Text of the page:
While logic dictates that regular exercise can boost sleep, a small new study finds that for people suffering from sleep disturbances or insomnia, the answer may not be so simple.
Research from Northwestern University in the U.S. finds that for insomniacs, sleep may have more of an impact on exercise than exercise has on sleep, at least initially.
For the research, the scientists first looked at a 2010 study from the same university involving 17 adults with insomnia. All of the subjects, mostly female, were in their 60s and sedentary. After 16 weeks of physical activity training, subjects reported improved sleep. But the scientists wanted to know more, such as did exercise have an immediate effect on the subjects' sleep?
In the new study, published last week, head researcher Dr. Kelly Glazer Baron and her team recruited 11 female insomniacs to undergo a 16-week program of 30-minute workouts three to four times a week, while keeping sleep diaries.
In their daily logs, the subjects rarely reported sleeping better after they had worked out during the day, and they exercised for shorter amounts of time on the day after a poor night's sleep. Plus after two months, the subjects reported no improved sleep after the exercise program, but after four months, they started showing improvements, as in the original study.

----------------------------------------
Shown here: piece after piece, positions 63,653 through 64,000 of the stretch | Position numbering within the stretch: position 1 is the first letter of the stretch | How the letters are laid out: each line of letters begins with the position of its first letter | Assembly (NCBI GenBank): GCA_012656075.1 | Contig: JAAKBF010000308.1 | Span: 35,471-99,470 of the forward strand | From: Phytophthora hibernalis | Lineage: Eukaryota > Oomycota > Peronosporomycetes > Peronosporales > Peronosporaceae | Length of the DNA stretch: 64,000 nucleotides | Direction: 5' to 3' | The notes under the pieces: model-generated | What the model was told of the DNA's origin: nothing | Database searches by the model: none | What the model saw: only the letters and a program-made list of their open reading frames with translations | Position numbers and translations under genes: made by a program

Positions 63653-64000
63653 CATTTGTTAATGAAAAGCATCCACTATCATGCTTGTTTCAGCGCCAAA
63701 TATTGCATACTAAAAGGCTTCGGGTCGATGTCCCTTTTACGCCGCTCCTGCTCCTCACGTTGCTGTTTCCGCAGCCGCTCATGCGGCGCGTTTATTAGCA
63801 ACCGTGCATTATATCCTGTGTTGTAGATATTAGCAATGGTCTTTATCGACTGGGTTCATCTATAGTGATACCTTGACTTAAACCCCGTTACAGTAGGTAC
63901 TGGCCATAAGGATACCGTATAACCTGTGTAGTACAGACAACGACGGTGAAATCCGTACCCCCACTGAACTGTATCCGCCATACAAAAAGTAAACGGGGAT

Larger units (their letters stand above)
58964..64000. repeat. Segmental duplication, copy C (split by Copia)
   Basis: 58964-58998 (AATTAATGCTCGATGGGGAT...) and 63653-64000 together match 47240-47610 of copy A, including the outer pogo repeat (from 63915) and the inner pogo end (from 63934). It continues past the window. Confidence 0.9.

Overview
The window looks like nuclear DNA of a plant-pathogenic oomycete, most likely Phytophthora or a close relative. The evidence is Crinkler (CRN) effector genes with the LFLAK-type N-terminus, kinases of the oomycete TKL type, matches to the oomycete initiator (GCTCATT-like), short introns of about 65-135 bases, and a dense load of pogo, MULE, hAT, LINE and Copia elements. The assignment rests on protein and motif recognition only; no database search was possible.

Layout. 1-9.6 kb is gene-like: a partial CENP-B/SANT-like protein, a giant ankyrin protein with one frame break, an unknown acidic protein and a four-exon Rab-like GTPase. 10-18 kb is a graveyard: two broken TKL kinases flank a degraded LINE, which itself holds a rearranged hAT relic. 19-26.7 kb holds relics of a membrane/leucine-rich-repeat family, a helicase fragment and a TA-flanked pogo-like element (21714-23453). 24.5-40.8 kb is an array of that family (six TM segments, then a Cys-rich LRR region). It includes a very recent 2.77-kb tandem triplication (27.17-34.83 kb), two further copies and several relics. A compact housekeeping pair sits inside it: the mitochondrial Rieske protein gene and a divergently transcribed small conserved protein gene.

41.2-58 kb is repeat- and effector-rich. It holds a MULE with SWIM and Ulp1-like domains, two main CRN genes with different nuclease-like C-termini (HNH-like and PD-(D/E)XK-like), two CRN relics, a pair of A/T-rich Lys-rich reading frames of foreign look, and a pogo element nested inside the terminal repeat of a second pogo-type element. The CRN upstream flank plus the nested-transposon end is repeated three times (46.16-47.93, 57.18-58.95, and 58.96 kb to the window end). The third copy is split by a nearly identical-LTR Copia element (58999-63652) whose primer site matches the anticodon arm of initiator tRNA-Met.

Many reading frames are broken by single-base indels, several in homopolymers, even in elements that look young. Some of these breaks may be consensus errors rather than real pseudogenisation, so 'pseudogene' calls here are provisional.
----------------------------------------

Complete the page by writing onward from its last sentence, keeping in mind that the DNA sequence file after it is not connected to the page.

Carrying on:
While prior research has shown that for most people, exercising can improve sleep, for insomniacs the relationship may be a bit more convoluted, the new evidence suggests. The rationale? Head researcher Baron told the New York Times that people with insomnia tend to be "neurologically different" and have a "hyper-arousal of the stress system." Breaking a sweat in the gym one day isn't likely to override the system, she said, and could even exacerbate it.
Still, if you struggle with insomnia and currently don't exercise, Baron said that it's advisable to start - but don't expect miracles. The process could take months, which can be frustrating for someone suffering from sleep deprivation.
"If you have insomnia you won't exercise yourself into sleep right away," she said in a press release. "It's a long-term relationship. You have to keep at it and not get discouraged."
Findings appeared online last week in the journal The Journal of Clinical Sleep Medicine.Follow @CanoeLifestyle